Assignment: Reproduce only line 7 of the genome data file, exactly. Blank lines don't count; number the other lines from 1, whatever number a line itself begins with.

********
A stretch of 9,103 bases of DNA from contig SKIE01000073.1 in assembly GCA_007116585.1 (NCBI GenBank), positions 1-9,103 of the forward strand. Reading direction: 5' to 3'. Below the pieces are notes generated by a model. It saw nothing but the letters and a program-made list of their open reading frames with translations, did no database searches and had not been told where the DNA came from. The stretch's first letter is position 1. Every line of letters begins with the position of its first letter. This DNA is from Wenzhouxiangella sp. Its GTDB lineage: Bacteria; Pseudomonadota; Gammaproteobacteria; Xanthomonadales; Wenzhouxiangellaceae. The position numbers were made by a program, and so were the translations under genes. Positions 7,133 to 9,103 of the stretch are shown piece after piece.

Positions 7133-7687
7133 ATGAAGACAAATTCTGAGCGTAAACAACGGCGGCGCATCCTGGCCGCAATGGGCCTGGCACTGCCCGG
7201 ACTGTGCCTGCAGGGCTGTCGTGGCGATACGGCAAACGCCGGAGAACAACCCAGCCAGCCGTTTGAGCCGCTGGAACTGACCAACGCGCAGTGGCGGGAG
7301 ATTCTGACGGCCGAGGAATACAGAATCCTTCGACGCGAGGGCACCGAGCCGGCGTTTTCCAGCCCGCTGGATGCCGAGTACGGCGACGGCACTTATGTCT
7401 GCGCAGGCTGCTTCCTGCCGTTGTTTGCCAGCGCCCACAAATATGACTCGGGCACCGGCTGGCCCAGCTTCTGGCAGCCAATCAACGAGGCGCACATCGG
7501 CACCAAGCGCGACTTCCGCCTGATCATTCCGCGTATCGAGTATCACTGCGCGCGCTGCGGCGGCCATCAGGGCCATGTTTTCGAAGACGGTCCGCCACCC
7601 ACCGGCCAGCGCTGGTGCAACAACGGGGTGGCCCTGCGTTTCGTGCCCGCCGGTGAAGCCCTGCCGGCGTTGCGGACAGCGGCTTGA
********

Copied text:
7501 CACCAAGCGCGACTTCCGCCTGATCATTCCGCGTATCGAGTATCACTGCGCGCGCTGCGGCGGCCATCAGGGCCATGTTTTCGAAGACGGTCCGCCACCC